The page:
Surface Freezing Did Not Kill Bacteria on Chicken

US - Crust freezing did not affect the quality of raw chicken breasts, with or without skin, but neither did it significantly increase microbiological shelf life, according to Dr Paul Dawson of Clemson University.
calendar icon 14 December 2011
clock icon 3 minute read

In a project sponsored by US Poultry & Egg Association, Dr Paul Dawson of the Food Nutrition and Packaging Sciences Department at Clemson University investigated the effect of surface (crust) freezing on the survival of Escherichia coli and Salmonella Typhimurium on fresh chicken breast as well as the effect of surface freezing on native spoilage bacteria.

Pathogens were inoculated onto meat, allowed to attach, then live cells were recovered after exposure to surface freezing and compared to inoculated bacteria on meat that was only refrigerated or completely frozen. In addition, since bacteria in the processing environment are likely to have been previously exposed to low temperatures, one half of the samples were inoculated with bacteria that had been cold-shocked or exposed to cold temperatures prior to inoculation.

Dr Dawson found no significant differences in the reduction of cold-shocked or non-cold-shocked bacteria on products that were crust or completely frozen, with or without skin. The average reduction for E. coli was 0.15 log10CFU per mL of rinse and for S. Typhimurium, 0.10 log10CFU per mL of rinse. Therefore, none of the final reductions was greater than the desired target (1 log).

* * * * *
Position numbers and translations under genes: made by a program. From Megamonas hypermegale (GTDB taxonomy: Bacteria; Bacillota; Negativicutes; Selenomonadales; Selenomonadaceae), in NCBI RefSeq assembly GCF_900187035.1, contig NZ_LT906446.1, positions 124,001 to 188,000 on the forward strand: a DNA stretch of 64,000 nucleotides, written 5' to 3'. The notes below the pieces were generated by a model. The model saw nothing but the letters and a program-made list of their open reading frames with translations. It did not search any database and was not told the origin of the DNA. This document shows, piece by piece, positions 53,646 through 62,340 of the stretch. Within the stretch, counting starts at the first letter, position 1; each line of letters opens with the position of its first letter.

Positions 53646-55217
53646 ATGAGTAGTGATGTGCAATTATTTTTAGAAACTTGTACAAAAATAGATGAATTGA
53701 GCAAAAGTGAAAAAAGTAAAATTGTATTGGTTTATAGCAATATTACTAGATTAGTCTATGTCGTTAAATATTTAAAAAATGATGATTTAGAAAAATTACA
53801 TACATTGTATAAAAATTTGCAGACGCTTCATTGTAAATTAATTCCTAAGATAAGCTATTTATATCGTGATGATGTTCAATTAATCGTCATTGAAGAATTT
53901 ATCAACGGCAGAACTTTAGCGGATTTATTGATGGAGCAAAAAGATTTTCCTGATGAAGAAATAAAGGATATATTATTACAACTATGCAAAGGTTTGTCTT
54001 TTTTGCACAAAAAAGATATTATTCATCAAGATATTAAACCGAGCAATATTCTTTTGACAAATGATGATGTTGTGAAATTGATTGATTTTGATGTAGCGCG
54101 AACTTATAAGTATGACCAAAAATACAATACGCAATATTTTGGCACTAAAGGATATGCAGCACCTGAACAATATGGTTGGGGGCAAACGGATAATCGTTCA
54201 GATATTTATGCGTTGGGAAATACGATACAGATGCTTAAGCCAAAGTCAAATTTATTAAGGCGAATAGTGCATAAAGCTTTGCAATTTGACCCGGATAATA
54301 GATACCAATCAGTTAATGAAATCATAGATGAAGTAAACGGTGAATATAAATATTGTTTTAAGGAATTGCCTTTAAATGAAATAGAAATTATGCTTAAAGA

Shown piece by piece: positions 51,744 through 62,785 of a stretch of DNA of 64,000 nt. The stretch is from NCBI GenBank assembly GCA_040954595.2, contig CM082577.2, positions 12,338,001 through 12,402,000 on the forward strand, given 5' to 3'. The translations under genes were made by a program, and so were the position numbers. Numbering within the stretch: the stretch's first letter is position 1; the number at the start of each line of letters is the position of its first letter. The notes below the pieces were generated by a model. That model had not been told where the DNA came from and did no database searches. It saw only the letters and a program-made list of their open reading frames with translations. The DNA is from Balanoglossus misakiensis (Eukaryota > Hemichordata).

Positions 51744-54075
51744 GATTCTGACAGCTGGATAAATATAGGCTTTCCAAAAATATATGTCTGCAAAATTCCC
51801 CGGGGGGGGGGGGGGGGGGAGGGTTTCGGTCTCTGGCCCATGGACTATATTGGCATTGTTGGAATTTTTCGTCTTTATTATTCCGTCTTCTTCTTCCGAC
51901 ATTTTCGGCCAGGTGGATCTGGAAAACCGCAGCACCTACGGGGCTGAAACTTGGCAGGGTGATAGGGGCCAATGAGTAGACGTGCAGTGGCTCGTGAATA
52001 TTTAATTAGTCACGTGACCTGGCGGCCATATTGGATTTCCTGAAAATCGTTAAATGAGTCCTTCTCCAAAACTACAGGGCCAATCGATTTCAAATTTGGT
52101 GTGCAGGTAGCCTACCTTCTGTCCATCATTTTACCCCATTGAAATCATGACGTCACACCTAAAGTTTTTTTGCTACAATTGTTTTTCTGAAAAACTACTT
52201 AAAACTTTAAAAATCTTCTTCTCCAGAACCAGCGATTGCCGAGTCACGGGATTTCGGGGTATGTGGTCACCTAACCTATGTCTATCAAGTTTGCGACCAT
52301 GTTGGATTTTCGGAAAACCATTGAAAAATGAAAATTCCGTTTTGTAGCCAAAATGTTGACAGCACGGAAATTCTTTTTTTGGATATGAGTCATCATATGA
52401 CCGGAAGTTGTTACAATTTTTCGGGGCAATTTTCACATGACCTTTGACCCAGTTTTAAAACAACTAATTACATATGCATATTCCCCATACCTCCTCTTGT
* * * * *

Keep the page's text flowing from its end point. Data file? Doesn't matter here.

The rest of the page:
Data showed minimal initial reduction of these pathogens due to crust freezing. Crust freezing (20 min, -85°C) on the quality of raw chicken breasts, with or without skin, during aerobic, refrigerated storage for up to 18 days was assessed by means of the International Commission on Illumination (CIE) colour parameters L*, a* and b*; tenderness; and total aerobic (APC) and yeasts and moulds counts (YMC).

Microbial load increased over time and exceeded 8.0 log10CFU per ml, which occurred before 12 days of storage.

Under experimental conditions used, Dr Dawson reports that crust freezing did not affect colour or tenderness of raw chicken breasts, with or without skin, and did not significantly increase microbiological shelf life compared to non-crust frozen meat held under the same refrigeration conditions.

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